The Wayne Stater

Six New Year’s resolutions you will actually be able to follow

Erika Schwartz, Staff Writer

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Well, it’s that time again. The dreaded New Year’s resolution season. By some miracle, some people are actually able to keep their resolutions after the first two weeks.

I am not part of that small percentage.

I have declared my New Year’s Resolutions every year for as long as I can remember, but I’ve never once kept them the entire 365 days. Although I believe many people think the point of making resolutions is to keep them every day for the year, I have started to realize there is no possible way for me to do so. We cannot, in any way, shape, or form, predict the future and know how we will react to every single situation or struggle we are faced with in the next year.

So, there is no way we can expect ourselves to adhere to our goals every day. It is simply setting us up for failure. I really just don’t think we are programmed in a way that allows us “stick to” something every hour of every day.

So, in the spirit of being optimistic, (but not overly optimistic, apparently) I give you six New Year’s resolutions you will actually be able to confidently say you kept at the end of 2018.

1. Be truly present in every moment.

Here is the short and condensed version: Make it a goal to feel everything. Refuse to let anything slip through your grasp without feeling it in your soul. It’s easy to take things for granted and fail to realize how important certain moments are. So, make it a point to really feel every moment. Breathe it in. Let it soak in to your pores. Let this be the year that you finally feel grounded, and fully, fully aware.

2. Make real, positive effort to be healthier.

Rather than saying “This year I will lose 30 pounds” or “This year I will work out every day” or “This year I will eat healthy every single day,” promise to make a true effort to obtain a healthier you. This doesn’t mean you shouldn’t make fitness goals of your own, just don’t make them your resolutions. Honestly try to sleep more, go to the gym more, choose leafy greens more, take care of your mental health more. The goal is to say: “Overall I made a true effort to be healthier than I was last year.”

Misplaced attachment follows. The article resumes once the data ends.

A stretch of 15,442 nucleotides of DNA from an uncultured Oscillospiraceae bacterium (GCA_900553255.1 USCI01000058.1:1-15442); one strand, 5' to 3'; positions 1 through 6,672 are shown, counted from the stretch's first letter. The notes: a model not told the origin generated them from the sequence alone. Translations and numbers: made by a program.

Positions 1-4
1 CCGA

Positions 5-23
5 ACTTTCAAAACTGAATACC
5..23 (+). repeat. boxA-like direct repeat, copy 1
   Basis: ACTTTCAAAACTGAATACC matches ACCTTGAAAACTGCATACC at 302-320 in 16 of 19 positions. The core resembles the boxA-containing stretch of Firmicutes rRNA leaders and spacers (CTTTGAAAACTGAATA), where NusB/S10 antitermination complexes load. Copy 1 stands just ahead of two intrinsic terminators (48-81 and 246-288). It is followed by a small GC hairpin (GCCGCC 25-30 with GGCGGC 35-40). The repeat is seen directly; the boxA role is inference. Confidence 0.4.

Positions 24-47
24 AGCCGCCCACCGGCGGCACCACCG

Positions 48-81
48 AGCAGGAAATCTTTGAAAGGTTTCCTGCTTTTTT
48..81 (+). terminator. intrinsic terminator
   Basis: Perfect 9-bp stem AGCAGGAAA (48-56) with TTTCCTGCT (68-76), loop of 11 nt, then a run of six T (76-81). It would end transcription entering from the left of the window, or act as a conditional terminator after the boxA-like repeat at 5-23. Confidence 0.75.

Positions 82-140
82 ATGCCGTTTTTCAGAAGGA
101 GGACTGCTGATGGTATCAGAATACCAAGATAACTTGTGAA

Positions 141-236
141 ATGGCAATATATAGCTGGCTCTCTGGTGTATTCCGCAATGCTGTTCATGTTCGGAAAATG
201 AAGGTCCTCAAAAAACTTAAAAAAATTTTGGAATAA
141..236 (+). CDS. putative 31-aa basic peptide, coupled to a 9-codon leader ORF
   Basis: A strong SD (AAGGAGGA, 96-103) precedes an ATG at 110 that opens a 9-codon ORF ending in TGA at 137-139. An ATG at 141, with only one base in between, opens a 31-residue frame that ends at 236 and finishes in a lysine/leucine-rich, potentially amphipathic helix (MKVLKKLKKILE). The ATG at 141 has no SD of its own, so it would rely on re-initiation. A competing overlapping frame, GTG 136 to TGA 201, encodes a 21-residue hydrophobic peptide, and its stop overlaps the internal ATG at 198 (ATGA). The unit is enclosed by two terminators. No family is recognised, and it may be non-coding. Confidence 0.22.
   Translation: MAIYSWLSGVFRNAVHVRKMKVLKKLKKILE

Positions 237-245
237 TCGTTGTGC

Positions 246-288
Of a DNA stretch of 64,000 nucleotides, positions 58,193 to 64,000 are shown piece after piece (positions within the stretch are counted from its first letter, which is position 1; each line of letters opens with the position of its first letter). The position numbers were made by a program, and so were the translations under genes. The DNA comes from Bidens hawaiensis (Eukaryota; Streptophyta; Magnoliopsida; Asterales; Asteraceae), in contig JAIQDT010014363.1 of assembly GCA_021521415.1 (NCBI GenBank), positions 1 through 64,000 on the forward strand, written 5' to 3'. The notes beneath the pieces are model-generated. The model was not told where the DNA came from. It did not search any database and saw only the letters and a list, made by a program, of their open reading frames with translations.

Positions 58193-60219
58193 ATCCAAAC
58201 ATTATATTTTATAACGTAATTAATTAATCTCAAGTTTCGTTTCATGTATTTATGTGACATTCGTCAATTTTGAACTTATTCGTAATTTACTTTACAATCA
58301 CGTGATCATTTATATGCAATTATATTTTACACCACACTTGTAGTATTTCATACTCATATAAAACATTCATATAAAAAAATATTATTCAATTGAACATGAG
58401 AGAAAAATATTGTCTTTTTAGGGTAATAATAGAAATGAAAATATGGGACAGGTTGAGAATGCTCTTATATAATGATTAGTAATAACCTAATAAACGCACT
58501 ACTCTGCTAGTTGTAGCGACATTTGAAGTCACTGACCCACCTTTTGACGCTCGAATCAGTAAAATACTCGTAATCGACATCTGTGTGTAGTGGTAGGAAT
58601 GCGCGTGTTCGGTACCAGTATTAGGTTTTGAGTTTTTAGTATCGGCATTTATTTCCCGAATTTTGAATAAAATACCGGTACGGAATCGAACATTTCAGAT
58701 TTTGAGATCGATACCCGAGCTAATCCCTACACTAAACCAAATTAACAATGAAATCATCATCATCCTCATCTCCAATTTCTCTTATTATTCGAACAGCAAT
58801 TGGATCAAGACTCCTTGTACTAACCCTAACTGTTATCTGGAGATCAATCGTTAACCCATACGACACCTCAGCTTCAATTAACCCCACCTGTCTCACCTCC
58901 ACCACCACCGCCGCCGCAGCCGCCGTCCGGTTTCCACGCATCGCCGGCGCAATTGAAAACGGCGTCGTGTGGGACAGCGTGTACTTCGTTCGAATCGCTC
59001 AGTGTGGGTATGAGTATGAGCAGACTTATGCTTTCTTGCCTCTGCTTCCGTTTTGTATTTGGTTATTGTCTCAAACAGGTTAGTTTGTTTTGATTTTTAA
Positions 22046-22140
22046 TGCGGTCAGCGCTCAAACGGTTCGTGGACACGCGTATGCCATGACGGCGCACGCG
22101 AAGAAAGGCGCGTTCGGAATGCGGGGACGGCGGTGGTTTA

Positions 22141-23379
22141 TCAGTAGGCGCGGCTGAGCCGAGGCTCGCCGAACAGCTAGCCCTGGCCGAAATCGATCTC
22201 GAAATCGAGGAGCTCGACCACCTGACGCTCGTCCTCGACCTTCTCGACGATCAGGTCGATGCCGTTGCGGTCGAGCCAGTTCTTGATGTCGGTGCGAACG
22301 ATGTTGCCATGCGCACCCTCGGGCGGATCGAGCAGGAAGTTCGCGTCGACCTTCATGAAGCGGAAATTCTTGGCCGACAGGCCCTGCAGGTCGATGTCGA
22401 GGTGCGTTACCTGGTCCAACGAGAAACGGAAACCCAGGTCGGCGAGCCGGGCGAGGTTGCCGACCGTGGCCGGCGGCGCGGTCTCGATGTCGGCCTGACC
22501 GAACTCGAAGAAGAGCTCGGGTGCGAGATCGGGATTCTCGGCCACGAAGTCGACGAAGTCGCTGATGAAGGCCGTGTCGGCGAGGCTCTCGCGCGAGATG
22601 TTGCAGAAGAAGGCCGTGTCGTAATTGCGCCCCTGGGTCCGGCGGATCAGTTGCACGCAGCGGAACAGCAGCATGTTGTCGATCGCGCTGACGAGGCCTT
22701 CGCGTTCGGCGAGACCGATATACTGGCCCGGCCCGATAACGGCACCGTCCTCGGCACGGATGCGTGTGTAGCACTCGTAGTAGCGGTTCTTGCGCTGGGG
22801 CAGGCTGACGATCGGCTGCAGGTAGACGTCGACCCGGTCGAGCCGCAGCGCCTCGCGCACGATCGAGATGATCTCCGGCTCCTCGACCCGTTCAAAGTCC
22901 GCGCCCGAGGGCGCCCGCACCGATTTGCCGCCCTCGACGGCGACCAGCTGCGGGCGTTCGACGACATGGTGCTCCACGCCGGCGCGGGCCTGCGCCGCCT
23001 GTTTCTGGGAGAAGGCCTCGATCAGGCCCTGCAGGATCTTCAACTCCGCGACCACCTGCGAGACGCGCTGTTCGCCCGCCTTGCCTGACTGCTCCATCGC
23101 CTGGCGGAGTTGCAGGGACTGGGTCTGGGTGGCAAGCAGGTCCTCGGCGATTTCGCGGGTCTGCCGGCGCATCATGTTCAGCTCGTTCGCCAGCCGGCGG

3. Practice Kindness.

I would consider myself to be an overall nice person. But there is a large difference in being nice and being kind. Kind is accepting someone in class who has wild ideas and opinions. It’s refraining from judging the person who wears pajamas in the cafeteria or smokes outside of the dorm. Kind is trying (and I mean, truly trying) to understand an opinion of someone else.

4. Be a better listener.

I know for myself, it is easy to think about myself all the time. When I have a bad day, all I want to do is talk about my woes and everything that ruined my day. Instead of going on and on about yourself and your goals and your shortcomings, vow to be a better listener. To your parents. Your best friends. Your significant other. Your teachers/professors. Your worst enemies. People who annoy you. Make an honest effort to truly hear them and what they have to say. You might learn something.

5. Be more thankful.

Being thankful is more than saying “thank you” or sending a template impersonal “thank you” note. Pledge to be more deeply grateful for things you do have, rather than what you don’t. Realize the opportunities you have been given — seize them!!! Don’t let even the smallest act go unnoticed. Even when you can’t be anything else, you can be thankful.

6. Strengthen your beliefs.

At the end of the day, I hope everyone has something they believe in. Whether it be religion or science, truth or life, lightness or darkness — the one thing that will get you through times of struggles and brokenness is your beliefs. Turn to the thing that gives you hope in times of hurt and sun in the coldest places. Make a true and honest effort to turn to whatever it is that warms your heart in times of need and feeds your soul when it is hollow.

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Six New Year’s resolutions you will actually be able to follow